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Five big stories from 2006, and perhaps one that didn't get many headlines, stand out as harbingers of what's ahead in 2007.
Playing Chicken with Avian Influenza: The projected death counts keep creeping up -- most recently hitting approximately 62 million for an all-out flu pandemic, according to Chris Murray and others in the Lancet (free registration required). Alongside the scary estimates of potential damage have been scary press reports of outbreaks of bird-to-person transmission, and scientists' persistent (and scary) warnings about the inevitability of eventual human-to-human spread. So far, international efforts to prepare have been anemic and markedly lacking in a global vision. Witness the U.S. State Department's proud announcement on December 11 that money for pandemic flu assistance had reached a grand total of $434 million -- a figure that's less than one-tenth of the overall Congressional appropriation for pandemic flu, which itself is considered far too little. Given the overwhelming odds that the flu pandemic will start and pick up momentum in low-income countries in Asia and Africa, if ever there were an opportunity for enlightened self-interest to come into play, this is it. One item to watch in 2007: Will an understanding of the global nature of infectious disease be reflected in the work of the U.S. Biomedical Advanced Research and Development Agency, recently established as a vehicle for $1 billion of R&D funding for bioterrorism countermeasures and pandemic flu vaccines, diagnostics and therapeutics?
XDR-TB: And speaking of scary, extremely drug resistant tuberculosis debuted on the world stage this year, upstaging its now tame-sounding predecessor, multi-drug resistant TB. XDR-TB is essentially untreatable, with patients failing all front-line drugs and two or more of the six classes of second-line drugs; it now accounts for something like 2 percent of all multi-drug resistant cases. The story for 2007 inevitably will be about its spread and -- we can hope -- also about vigorous and adequately funded efforts to slow the development of resistance to anti-TB drugs, which results from incorrect drug prescribing practices, non-adherence by patients, poor quality drugs, and erratic drug supply. With drug resistance a sentinel indicator of failing health systems and supply chains -- and a cause of significant concern not only for TB but also for AIDS and malaria -- all the new monies for drugs should be geared, in part, to specific efforts to delay as long as possible the onset of resistance.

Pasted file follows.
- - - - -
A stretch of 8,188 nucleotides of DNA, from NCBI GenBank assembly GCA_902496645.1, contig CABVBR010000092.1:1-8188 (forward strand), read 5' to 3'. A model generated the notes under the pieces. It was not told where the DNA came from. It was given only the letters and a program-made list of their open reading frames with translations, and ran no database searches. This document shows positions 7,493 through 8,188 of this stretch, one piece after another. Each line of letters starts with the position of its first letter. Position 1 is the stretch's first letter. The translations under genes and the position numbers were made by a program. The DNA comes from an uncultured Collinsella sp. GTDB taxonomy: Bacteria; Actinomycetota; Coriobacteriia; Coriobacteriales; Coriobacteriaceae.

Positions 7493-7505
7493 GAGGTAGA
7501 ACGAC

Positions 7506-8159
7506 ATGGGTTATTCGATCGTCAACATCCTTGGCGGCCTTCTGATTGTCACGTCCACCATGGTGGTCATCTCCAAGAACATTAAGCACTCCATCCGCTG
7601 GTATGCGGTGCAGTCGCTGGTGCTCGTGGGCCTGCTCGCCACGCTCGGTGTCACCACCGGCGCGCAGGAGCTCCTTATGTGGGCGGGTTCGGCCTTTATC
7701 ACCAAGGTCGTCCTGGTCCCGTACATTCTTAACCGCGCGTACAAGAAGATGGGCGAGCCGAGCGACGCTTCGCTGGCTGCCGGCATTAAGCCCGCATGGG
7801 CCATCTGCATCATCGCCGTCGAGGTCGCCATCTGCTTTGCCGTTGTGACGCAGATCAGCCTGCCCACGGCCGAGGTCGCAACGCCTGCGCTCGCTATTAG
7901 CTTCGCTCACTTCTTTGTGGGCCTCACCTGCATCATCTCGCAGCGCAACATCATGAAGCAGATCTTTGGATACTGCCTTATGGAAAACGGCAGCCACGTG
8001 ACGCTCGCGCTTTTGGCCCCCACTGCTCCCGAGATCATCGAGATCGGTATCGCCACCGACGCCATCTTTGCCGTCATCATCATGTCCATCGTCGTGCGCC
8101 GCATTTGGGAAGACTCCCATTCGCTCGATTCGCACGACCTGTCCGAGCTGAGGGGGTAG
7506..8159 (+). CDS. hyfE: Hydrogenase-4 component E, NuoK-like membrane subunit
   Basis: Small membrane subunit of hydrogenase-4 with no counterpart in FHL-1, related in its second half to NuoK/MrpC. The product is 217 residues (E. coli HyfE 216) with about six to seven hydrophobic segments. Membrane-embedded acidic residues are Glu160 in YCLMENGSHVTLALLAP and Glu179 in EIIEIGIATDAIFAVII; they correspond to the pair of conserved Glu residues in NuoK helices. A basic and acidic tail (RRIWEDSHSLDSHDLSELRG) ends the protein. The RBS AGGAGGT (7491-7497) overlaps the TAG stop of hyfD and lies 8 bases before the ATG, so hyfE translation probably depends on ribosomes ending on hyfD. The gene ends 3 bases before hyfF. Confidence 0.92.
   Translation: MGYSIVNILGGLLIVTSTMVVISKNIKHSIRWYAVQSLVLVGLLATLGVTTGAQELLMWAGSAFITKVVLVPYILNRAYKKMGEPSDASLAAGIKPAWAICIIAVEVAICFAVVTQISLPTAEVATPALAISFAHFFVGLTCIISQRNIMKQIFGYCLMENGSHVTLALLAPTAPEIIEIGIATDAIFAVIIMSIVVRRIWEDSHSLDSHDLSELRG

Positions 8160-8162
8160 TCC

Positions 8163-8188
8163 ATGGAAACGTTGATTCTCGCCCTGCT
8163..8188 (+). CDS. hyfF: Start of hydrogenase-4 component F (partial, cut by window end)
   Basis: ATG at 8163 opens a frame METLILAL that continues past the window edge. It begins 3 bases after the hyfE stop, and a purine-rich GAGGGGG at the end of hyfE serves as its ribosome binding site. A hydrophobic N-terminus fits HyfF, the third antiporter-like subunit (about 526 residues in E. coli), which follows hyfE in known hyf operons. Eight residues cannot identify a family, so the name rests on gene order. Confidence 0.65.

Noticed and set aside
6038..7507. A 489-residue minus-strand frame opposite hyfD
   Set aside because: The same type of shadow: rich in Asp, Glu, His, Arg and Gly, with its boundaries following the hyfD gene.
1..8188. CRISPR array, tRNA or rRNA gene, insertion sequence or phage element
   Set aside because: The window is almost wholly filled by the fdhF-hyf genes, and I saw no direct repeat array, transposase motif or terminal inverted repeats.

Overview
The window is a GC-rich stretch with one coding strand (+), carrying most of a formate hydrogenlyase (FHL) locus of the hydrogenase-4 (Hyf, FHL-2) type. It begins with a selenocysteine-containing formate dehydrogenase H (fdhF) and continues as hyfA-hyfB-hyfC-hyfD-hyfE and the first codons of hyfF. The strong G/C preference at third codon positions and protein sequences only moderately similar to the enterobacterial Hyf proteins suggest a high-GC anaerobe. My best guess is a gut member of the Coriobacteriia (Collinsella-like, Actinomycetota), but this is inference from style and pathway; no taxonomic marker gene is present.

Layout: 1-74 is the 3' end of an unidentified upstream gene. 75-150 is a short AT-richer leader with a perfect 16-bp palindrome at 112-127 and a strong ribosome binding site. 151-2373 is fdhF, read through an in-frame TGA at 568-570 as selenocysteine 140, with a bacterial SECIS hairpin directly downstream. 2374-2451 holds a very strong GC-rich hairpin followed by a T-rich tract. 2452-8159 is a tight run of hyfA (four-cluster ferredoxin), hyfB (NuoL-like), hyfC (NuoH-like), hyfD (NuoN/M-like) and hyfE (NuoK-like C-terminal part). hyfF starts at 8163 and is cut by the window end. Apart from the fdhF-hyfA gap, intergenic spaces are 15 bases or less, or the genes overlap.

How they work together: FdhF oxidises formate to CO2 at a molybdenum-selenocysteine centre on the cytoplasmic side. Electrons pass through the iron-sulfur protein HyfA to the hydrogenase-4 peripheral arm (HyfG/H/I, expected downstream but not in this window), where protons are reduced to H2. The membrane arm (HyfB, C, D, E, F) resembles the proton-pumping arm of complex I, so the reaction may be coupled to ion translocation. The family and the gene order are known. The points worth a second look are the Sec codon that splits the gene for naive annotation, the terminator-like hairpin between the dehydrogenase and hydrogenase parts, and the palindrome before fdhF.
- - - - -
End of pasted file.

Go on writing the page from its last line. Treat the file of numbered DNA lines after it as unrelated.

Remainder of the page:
Comment dire "more money for drugs" en francais? UNITAID! And for vaccines, in English? IFFIm! And in the universal language of advertising: (RED)!: With the hoopla of innumerable launches and the star power of everyone from Bill Clinton to Bono to the Pope (not to mention Gordon Brown and Jacques Chirac), three "innovative financing mechanisms" rolled out in 2006. UNITAID, promoted by the French government, turns levies on airline tickets into purchases of drugs to treat AIDS and, in the future, malaria and TB. The The International Financing Facility for Immunization, or IFFIm, championed by the Brits and implemented by the GAVI Fund, uses future aid spending as the collateral for capital market finance today, to be spent on a combination of vaccines and other inputs to strengthen immunization programs. The (PRODUCT) RED Campaign lets socially-minded consumers (or those who like the color red) contribute to a cause while buying a lot of cool red stuff (see Gap, AmEx, Apple and others for details). All the new funding vehicles promise a bump-up in the amount of money available for key health inputs in developing countries, and the benefit of predictable funding. And all are hitched firmly to an emerging concept of consumption with a conscience (sort of): Can it be that the more we get, the more we give?